Ex-Advisers Warn Obama That Iran Nuclear Deal ‘May Fall Short’ of Standards

iran misslesFive former members of President Obama’s inner circle of Iran advisers have written an open letter expressing concern that a pending accord to stem Iran’s nuclear program “may fall short of meeting the administration’s own standard of a ‘good’ agreement” and laying out a series of minimum requirements that Iran must agree to in coming days for them to support a final deal.

Several of the senior officials said the letter was prompted by concern that Mr. Obama’s negotiators were headed toward concessions that would weaken international inspection of Iran’s facilities, back away from forcing Tehran to reveal its suspected past work on weapons, and allow Iranian research and development that would put it on a course to resuming intensive production of nuclear fuel as soon as the accord expires.
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The public nature of the announcement by some of Mr. Obama’s best-known former advisers, all of whom had central roles in the diplomatic, intelligence and military efforts to counter Iran’s program, adds to the challenge facing Secretary of State John Kerry as the negotiations head toward a deadline of next Tuesday.

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What to Make of the UN’s Special Commission Report on Gaza?

unThe UN Human Rights Council’s Independent Commission of Inquiry report on the 2014 Gaza war, released Monday, is a bad piece of work—bad in almost entirely predictable and boring ways, but no less bad for being bad and predictable. It is also no less important for being boring. Even if one has no great interest in the Israeli-Palestinian conflict, the standards and approaches the UN is embracing will not remain confined to that conflict. Israel is, as always, the canary in the IHL coal mine. Approaches that begin as a way of constraining Israeli military action quickly migrate to constraining U.S. military action. The effort by the Special Commission to find war crimes in civilian deaths in urban targeting situations in which non-uniformed fighters exploit civilians for combat cover is thus worth some attention.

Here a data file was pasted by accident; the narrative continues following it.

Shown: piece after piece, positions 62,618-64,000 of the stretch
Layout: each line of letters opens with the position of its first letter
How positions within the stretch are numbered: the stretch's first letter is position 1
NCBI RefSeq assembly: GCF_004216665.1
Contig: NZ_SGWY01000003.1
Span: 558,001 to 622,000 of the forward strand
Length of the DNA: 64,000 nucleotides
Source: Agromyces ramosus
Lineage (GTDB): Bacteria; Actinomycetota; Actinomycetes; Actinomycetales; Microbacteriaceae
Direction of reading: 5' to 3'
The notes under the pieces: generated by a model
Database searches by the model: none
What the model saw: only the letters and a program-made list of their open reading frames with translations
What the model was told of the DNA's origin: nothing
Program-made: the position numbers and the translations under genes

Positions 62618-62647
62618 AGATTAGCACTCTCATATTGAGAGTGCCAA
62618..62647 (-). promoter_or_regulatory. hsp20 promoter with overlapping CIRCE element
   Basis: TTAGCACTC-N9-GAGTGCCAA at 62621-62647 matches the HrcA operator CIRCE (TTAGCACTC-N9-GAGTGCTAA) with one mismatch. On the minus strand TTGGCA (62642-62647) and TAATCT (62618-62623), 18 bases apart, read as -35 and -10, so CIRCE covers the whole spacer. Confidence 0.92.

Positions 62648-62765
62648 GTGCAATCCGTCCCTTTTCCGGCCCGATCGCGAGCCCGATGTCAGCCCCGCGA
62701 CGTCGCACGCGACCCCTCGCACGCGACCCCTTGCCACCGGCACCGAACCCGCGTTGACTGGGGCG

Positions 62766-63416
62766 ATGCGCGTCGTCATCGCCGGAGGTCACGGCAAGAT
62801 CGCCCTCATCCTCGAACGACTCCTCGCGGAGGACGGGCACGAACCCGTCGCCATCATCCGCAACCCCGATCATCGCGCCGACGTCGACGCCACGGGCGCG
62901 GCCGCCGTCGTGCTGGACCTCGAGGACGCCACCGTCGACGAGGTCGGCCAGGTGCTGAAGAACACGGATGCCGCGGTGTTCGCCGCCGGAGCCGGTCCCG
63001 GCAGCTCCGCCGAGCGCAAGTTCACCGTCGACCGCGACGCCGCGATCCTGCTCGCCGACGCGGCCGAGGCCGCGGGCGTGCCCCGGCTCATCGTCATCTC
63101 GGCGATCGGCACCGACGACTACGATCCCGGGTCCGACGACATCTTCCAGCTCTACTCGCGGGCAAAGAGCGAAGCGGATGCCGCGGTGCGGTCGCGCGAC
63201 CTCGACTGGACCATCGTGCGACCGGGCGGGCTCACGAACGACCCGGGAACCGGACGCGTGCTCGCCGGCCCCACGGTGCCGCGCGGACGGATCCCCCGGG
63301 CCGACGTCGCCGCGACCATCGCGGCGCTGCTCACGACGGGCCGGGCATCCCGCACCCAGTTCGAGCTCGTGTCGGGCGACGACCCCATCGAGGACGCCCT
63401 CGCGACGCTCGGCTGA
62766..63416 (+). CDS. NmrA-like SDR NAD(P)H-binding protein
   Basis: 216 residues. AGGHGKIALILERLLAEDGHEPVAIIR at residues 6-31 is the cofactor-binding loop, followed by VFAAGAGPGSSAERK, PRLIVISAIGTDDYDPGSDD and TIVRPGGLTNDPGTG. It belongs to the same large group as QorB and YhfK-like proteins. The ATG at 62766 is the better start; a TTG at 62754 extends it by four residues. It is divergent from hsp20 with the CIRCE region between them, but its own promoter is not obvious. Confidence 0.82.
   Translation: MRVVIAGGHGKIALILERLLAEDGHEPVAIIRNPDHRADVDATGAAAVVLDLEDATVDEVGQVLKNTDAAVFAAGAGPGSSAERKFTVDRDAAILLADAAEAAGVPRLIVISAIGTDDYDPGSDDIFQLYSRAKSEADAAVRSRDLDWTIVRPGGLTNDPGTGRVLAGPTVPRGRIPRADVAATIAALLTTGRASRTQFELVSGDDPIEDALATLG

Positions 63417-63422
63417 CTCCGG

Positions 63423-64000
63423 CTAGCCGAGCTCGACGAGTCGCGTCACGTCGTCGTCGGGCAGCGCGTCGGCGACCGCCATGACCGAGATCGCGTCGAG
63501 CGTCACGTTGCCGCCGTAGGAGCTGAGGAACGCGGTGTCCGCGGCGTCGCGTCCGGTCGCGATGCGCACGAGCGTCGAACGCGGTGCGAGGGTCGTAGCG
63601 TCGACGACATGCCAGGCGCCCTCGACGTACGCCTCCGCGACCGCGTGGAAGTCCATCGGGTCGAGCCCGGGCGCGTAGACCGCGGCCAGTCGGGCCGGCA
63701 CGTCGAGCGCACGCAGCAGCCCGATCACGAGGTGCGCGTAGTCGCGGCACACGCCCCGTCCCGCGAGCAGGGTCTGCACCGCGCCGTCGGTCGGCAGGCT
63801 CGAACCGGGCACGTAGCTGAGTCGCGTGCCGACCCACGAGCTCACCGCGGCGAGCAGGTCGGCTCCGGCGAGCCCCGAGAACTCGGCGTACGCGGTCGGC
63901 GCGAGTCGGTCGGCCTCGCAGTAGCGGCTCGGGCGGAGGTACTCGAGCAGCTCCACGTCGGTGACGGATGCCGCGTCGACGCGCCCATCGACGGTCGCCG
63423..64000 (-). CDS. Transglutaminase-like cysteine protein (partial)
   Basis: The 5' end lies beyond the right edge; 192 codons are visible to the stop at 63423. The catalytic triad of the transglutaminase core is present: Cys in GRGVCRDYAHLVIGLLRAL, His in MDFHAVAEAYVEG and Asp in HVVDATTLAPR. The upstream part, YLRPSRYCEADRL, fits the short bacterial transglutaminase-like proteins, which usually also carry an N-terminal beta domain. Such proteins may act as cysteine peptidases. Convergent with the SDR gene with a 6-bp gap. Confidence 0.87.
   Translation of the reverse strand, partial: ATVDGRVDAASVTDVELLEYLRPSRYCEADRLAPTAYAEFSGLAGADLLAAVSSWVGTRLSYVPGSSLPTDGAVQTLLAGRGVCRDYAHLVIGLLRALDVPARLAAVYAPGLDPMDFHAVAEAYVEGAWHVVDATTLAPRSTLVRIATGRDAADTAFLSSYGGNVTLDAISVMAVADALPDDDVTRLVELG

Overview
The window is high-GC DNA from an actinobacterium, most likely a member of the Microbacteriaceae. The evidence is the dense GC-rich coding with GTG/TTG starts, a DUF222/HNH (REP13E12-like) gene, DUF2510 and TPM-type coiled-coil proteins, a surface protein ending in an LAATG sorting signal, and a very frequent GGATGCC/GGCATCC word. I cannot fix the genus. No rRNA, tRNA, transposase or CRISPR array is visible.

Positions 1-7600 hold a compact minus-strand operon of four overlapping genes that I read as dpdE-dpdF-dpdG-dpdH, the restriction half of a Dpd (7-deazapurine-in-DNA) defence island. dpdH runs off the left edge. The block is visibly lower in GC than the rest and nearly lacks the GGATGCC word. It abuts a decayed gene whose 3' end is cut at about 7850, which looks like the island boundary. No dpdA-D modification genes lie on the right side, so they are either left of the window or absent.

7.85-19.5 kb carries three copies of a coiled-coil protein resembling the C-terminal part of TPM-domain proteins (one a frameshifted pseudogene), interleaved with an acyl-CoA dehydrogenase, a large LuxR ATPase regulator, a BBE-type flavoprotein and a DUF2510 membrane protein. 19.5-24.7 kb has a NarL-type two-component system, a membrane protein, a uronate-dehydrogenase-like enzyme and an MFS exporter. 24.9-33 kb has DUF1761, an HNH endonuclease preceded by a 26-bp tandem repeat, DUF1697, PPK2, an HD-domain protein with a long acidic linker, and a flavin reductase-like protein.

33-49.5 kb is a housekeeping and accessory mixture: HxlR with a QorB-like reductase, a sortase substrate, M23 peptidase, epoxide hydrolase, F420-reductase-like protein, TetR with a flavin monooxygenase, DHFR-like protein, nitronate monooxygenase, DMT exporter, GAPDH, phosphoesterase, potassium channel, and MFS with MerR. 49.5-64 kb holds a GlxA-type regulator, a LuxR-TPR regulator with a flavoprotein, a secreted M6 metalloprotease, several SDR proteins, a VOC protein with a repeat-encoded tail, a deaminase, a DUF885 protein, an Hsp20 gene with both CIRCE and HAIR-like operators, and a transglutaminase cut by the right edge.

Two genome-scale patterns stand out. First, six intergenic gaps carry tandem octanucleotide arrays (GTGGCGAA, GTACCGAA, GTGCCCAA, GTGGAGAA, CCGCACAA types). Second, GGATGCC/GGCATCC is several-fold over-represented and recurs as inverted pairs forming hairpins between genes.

Let’s start with a basic fact: the commission’s job here was impossible. It is impossible rigorously to analyze whether a given strike or set of strikes complies with IHL without a detailed investigation of what the operators and commanders in the moment knew and why they decided to act as they did. It is always tempting to look at large numbers of dead civilians and assume that the fact of the bodies implicates a targeting decision. But that’s rarely right. Without knowing who the target was, what calculations as to civilian deaths commanders made, and what the expected military advantage of the strike was, a rigorous investigation simply can’t be done.

It is thus not simply an inconvenience but a debilitation that the commission got no cooperation from Israel, got no access to Gaza from Israel or Egypt, and did not have key questions answered by Hamas. That the commission received cooperation from Palestinian authorities—who do not control Gaza, in fact—is not much help.

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Israeli man killed in West Bank terror attack

Photo by Amichai Stein @AmichaiStein1

Photo by Amichai Stein @AmichaiStein1

An Israeli man who was critically injured Friday afternoon in a shooting attack in the West Bank succumbed to his wounds.

The 25-year-old was shot in the upper body near the settlement of Dolev, northwest of Jerusalem. He was found unconscious and transferred to Tel Hashomer Hospital by IDF helicopter where he died over an hour after the attack.

A second man was moderately hurt in the attack and was also being treated at Tel Hashomer. Read more at The Times of Israel.

Nine People Killed During a Bible Study at a church in Charleston

church in CharlestonA white man walked into a historic African-American church in Charleston, South Carolina, and opened fire during a Bible study class, killing nine people Wednesday evening.

The suspect was still at large early Thursday morning. And the shooting at the Emanuel African Methodist Episcopal Church, the oldest AME church in the South, is being investigated as a hate crime.

“The only reason someone would walk into a church and shoot people that were praying is hate,” said Charleston Mayor Joe Riley.

Eight churchgoers died at the scene; a ninth at a hospital, police said. Among them is the church’s pastor, the Rev. Clementa Pinckney, according to CNN affiliate WCSC. Read more at CNN.